Dairy farmer: Stray voltage made cattle ill and caused emotional distress

By Kelly Holleran | Mar 1, 2012

A Carlyle man has filed suit against the electrical company that he claims caused his cattle to stop producing milk.

Blaine Hilmes alleges defendant Southwestern Electric Cooperative supplied electrical power to his dairy farm at 43 Metcalf Rd. in Carlyle. In 2010, Hilmes discovered that there was a condition known as stray voltage that caused his cattle to experience an electrical shock when they come in contact with various parts of the farm, such as the waterers, stalls, milking equipment and feeders, according to the complaint filed Feb. 23 in Madison County Circuit Court.

Due to the electric shocks, the cattle suffered from a significant decrease in milk production, became ill, aborted calves and suffered reproductive problems, the suit states. Because of the cattle's problems, Hilmes incurred veterinary expenses, spent extra hours caring for their cows, purchased replacement animals and incurred emotional stress, the complaint says.

Hilmes blames Southwestern for causing the cattle's problems, saying the electric company negligently failed to properly install an electrical power distribution system, failed to properly balance various electrical grounds and neutrals, failed to determine whether the imbalance was caused from the system and failed to warn of any dangers of its electrical system, among other negligent acts.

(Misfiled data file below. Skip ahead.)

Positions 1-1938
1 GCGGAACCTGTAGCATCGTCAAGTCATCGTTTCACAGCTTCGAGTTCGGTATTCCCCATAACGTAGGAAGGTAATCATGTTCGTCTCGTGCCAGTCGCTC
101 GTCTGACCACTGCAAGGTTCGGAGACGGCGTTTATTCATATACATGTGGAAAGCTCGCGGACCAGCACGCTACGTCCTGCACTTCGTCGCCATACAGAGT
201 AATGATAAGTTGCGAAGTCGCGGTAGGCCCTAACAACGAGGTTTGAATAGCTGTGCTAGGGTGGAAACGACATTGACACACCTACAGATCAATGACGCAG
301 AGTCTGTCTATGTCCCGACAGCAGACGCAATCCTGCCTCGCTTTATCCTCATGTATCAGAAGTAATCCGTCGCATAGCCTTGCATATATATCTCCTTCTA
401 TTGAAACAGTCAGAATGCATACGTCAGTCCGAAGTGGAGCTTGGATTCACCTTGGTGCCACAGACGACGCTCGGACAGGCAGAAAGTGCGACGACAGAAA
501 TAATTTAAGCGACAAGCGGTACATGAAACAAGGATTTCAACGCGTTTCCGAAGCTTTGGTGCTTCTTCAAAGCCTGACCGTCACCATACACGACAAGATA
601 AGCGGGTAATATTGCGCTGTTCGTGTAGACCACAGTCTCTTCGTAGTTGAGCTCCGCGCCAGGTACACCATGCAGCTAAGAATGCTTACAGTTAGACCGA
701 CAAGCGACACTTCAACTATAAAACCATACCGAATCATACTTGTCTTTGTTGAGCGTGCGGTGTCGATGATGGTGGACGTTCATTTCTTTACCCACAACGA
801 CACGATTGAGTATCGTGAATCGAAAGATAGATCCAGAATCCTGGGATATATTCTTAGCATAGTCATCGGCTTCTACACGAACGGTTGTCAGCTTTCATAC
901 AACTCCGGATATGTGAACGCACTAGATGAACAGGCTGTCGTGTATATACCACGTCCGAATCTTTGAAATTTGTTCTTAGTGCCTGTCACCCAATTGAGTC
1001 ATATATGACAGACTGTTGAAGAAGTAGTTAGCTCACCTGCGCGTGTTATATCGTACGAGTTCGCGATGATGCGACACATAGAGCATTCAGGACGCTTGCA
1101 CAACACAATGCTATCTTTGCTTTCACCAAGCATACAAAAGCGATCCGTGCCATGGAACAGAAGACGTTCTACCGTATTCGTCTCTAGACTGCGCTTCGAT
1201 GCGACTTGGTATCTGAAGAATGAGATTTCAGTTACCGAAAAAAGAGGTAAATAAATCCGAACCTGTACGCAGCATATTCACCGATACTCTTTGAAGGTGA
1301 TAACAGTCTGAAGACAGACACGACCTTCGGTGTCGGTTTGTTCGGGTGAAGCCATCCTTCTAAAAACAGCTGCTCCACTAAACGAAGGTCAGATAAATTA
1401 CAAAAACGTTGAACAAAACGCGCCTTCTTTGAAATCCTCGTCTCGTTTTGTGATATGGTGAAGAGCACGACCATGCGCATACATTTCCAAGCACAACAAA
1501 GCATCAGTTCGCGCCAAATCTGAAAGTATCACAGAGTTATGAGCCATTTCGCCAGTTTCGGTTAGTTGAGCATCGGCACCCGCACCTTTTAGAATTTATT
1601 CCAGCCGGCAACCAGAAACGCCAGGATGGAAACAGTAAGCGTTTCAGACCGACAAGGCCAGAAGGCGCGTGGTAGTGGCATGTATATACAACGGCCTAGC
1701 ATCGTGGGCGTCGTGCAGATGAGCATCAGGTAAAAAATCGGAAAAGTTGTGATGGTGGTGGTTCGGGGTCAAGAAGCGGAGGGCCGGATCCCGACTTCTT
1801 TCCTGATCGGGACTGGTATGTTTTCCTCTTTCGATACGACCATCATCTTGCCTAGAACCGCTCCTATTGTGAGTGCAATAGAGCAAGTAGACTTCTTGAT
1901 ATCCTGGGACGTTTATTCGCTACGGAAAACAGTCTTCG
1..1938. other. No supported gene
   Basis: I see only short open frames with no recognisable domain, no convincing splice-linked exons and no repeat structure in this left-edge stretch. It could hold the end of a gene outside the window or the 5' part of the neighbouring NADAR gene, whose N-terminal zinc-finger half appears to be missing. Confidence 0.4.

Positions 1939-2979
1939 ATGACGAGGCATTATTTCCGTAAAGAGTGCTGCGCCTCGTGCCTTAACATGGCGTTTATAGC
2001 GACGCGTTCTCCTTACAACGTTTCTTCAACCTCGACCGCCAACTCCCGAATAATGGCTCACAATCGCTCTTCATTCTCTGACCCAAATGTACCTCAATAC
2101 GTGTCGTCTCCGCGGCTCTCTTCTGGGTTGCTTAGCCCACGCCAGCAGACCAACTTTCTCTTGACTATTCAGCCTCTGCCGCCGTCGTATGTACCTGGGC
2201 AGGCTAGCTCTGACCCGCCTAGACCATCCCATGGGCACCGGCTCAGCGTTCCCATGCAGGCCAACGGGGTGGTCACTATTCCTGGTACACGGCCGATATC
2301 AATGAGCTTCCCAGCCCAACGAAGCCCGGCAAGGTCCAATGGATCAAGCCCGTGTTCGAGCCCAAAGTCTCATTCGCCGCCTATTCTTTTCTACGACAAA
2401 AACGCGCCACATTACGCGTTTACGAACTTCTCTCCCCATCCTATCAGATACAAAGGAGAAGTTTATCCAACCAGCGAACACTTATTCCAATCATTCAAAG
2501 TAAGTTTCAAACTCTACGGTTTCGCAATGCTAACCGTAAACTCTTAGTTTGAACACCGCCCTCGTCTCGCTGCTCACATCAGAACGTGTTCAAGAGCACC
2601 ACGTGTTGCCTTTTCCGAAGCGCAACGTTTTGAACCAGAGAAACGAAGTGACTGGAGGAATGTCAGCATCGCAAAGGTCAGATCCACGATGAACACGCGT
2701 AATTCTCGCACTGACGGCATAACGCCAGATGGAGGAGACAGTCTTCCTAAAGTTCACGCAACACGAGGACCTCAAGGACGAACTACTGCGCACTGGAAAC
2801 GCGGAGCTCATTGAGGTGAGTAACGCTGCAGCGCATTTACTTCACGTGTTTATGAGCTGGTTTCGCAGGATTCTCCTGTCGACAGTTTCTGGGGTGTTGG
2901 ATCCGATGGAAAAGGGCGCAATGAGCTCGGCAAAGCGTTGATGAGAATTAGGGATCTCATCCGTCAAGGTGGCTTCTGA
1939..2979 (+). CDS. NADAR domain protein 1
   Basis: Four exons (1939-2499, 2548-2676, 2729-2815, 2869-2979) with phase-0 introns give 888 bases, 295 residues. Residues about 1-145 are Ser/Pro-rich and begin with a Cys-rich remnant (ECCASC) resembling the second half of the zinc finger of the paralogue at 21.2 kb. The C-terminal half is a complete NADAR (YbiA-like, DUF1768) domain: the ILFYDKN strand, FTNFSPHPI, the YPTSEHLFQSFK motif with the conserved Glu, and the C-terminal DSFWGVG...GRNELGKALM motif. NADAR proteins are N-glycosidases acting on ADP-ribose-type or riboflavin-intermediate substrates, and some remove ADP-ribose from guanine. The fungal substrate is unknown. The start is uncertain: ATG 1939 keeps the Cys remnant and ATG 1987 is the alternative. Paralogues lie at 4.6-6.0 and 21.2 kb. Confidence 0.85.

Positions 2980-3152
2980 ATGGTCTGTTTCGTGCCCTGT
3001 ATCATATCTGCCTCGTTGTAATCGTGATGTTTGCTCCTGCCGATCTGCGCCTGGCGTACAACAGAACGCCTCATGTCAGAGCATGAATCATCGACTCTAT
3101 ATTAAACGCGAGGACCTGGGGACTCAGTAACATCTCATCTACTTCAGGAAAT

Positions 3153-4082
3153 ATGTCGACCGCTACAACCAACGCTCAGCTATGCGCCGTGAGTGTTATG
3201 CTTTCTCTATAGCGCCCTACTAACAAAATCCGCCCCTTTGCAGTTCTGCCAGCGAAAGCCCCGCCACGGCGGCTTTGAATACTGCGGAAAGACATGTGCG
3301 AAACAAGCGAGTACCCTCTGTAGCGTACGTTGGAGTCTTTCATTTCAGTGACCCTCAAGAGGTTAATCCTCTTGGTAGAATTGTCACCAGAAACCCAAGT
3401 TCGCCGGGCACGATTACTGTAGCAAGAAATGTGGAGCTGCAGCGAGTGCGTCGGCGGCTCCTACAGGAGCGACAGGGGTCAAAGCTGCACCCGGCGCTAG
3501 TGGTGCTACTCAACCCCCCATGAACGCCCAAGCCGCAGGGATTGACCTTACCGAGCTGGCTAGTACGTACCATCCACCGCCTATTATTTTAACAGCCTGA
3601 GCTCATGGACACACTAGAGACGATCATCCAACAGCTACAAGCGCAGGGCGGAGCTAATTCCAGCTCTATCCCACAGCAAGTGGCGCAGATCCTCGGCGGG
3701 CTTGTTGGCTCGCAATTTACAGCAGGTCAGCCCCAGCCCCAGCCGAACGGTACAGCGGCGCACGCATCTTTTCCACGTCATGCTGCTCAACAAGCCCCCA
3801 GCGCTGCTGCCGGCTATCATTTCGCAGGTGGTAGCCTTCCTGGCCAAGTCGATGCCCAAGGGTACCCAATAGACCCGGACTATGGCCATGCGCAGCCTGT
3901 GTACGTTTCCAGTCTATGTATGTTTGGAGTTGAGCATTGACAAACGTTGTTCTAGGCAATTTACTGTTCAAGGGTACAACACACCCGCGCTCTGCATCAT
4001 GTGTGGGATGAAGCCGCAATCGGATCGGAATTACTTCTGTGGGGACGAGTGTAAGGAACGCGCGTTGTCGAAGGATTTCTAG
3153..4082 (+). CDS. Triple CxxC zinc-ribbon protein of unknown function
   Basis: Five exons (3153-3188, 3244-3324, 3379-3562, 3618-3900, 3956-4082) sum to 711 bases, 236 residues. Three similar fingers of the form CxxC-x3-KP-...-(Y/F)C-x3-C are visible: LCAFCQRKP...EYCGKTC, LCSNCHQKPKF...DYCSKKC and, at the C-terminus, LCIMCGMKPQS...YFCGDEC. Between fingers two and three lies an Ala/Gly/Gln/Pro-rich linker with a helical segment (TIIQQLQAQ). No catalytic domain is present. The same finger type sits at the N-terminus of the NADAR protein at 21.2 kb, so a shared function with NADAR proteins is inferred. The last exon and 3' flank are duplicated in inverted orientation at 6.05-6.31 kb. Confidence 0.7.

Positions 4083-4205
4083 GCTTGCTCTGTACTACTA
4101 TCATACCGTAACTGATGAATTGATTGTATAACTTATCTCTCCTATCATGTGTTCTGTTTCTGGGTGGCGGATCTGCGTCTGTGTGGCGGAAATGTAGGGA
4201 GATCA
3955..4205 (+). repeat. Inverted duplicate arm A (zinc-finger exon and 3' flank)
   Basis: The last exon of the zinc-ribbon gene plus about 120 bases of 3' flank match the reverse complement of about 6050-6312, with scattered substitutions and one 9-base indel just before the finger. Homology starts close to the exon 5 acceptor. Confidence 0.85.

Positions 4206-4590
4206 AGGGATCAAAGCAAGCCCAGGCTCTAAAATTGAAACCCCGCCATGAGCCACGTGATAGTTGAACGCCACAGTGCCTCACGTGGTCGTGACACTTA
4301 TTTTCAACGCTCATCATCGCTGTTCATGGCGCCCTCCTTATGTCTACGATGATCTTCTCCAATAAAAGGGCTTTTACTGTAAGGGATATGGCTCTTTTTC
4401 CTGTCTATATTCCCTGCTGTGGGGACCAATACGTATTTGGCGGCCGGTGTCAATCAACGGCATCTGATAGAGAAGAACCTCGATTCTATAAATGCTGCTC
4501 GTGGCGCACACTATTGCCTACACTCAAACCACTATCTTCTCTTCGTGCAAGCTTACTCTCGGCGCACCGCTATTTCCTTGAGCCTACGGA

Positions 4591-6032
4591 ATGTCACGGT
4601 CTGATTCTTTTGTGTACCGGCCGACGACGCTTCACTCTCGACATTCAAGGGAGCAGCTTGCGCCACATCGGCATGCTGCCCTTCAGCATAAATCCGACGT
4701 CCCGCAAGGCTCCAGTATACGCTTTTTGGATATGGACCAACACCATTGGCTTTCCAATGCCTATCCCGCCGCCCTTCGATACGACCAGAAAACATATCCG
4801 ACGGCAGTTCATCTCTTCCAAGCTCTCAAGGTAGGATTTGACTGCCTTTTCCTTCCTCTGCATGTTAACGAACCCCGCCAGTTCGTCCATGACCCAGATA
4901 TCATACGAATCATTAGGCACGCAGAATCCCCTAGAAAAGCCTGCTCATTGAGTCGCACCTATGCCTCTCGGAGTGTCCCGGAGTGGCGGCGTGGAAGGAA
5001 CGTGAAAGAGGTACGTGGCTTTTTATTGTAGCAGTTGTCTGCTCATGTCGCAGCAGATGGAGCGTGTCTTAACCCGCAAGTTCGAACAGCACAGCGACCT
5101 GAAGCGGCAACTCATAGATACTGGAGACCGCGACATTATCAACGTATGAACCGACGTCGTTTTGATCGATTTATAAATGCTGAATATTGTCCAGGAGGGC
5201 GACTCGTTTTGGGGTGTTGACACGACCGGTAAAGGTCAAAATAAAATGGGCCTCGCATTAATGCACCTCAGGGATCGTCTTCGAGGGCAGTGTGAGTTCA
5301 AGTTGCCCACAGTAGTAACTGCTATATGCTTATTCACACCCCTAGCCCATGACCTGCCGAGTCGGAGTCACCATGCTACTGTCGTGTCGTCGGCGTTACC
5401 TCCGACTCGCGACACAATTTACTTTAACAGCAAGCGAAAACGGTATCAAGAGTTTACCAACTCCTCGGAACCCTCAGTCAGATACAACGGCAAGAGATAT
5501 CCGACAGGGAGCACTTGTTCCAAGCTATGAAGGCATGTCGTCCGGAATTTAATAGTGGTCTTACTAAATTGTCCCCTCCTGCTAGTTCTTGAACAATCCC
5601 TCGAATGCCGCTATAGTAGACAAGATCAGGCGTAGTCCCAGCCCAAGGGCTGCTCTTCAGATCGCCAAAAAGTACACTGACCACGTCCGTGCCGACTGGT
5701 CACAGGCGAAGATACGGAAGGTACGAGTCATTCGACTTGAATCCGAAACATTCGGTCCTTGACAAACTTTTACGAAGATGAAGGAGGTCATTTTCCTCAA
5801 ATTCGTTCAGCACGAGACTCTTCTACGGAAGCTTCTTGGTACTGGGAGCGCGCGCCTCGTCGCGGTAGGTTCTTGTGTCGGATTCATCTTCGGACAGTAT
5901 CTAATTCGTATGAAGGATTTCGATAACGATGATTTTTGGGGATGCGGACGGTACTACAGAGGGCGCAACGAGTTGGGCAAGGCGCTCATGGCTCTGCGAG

Hilmes alleges negligence, product liability, failure to warn, nuisance, breach of warranty and consumer fraud and breach of contract against Southwestern Electric Cooperative.

In his seven-count complaint, Hilmes is seeking a judgment of more than $350,000, plus costs.

Daniel R. Price and Ryan Rich of Wham and Wham Associates in Centralia will be representing him.

Madison County Circuit Court case number: 12-L-240.

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